The city is officially bilingual. It is 68 per cent francophone and is the largest majority-francophone city in North America outside of Quebec or Haiti, recently achieving a greater population than Edmundston, New Brunswick. (There are higher numbers of francophones in other Canadian cities such as Ottawa (122,665), Sudbury (45,420), Toronto (34,900), Winnipeg (26,855), Moncton (20,425) and Timmins (17,390), but French speakers in these cities are a minority.)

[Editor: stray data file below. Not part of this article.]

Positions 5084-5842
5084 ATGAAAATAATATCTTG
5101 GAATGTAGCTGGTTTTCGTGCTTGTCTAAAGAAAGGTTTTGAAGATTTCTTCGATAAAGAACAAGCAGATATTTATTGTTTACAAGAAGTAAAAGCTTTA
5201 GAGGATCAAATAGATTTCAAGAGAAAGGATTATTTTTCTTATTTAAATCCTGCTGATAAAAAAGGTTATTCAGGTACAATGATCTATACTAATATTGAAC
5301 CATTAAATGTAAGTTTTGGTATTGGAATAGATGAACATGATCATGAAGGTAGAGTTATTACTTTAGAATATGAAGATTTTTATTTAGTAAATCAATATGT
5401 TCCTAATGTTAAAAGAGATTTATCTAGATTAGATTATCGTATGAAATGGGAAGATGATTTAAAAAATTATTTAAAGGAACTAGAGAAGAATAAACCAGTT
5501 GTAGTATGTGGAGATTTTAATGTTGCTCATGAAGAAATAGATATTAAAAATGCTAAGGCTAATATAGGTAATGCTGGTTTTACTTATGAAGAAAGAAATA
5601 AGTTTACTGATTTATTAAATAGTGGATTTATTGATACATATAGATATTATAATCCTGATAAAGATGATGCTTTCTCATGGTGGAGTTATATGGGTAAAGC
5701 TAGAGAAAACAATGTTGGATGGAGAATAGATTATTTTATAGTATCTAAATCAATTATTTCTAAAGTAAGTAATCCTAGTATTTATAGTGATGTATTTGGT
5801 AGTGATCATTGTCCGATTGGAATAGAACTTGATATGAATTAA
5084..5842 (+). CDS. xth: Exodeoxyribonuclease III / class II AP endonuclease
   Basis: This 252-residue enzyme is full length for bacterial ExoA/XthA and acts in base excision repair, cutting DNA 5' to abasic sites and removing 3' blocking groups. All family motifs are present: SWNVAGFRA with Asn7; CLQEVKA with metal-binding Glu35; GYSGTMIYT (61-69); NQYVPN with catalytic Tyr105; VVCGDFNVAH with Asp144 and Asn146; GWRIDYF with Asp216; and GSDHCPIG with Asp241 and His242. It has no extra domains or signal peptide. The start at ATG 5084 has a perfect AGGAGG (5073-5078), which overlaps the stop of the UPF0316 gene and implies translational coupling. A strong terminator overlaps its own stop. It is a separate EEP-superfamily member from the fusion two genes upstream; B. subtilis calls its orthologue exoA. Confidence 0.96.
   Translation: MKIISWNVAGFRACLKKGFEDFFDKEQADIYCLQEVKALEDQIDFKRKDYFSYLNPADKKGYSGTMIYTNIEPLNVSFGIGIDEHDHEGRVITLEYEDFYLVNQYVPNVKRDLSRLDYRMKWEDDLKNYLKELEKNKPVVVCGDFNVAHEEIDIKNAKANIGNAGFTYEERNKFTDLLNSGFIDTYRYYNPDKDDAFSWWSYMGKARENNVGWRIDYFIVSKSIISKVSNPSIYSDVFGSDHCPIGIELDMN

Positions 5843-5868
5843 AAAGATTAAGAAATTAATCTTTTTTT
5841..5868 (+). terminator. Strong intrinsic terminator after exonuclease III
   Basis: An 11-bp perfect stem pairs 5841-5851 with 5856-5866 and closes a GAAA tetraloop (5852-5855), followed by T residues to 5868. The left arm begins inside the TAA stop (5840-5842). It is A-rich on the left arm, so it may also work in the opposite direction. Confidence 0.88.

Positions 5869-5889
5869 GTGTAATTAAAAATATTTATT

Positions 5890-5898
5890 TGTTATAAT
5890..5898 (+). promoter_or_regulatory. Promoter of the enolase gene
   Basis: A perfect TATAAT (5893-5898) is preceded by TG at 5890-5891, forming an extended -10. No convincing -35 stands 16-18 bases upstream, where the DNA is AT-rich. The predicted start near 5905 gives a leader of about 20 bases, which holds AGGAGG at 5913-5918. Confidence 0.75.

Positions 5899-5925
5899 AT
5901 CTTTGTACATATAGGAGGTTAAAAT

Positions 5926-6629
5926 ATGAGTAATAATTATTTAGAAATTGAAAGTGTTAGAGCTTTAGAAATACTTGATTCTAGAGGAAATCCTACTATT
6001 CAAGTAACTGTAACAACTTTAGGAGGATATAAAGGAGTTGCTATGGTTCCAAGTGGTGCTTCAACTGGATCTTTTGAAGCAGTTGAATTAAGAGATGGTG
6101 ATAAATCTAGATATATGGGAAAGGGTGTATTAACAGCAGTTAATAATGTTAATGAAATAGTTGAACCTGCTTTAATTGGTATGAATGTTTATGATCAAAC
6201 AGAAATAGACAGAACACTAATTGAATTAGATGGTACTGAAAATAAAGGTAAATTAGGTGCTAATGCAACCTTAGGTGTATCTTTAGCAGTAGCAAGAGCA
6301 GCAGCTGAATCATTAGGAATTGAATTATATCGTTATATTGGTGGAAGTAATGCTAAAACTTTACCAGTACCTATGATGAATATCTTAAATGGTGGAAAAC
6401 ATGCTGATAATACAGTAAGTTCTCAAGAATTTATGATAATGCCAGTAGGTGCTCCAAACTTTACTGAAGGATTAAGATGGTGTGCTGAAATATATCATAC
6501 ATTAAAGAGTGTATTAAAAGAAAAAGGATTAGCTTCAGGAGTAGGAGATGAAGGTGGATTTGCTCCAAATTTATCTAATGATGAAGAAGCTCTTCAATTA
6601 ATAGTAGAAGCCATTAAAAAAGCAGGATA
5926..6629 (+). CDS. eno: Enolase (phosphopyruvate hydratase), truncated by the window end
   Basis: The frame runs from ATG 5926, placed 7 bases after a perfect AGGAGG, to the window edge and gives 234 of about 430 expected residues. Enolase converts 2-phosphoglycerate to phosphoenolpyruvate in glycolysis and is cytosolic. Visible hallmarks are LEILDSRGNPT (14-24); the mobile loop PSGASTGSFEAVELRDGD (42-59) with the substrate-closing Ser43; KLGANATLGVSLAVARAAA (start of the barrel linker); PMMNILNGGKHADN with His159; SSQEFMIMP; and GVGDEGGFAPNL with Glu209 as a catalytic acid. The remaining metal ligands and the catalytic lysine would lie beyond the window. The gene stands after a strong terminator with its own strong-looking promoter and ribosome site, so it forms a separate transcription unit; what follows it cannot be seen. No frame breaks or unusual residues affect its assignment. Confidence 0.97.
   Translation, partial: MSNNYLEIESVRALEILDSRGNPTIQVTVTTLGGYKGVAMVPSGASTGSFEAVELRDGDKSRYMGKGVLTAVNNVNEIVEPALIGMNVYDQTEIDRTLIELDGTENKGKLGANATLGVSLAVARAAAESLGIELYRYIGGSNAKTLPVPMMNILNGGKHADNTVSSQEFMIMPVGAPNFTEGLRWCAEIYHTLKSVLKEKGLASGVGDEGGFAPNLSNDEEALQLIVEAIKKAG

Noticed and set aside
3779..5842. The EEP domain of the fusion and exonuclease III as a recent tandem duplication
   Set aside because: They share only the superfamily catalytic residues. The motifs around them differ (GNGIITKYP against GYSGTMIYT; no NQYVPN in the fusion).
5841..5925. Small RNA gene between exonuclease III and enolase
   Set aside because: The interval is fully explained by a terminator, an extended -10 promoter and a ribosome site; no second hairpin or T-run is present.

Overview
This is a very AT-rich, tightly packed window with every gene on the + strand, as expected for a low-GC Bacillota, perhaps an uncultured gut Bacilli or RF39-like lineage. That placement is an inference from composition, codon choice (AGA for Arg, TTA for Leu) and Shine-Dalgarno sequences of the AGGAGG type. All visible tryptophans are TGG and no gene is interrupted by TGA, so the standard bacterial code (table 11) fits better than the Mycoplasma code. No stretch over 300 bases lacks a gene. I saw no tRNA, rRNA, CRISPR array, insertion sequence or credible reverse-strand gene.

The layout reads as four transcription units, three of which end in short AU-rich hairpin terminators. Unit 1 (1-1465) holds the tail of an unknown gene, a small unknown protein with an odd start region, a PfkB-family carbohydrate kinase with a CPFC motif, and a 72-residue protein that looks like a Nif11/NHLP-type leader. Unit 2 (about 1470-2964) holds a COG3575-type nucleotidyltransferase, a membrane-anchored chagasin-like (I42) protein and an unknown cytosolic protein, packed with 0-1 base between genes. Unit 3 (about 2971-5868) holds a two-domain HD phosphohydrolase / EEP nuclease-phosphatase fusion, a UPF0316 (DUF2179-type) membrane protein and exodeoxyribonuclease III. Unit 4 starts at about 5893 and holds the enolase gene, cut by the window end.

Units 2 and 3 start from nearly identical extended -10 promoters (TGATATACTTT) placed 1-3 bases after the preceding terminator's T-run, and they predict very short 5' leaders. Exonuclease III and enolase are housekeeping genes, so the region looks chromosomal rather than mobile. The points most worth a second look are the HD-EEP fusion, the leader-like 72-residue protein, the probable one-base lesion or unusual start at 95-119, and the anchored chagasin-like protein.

In January, 2005, the city introduced a controversial bylaw which requires all new businesses to put up signs in both English and French whether business owners want to or not. Although the new by-law infringes on citizens constitutional rights, it was nonetheless passed by council.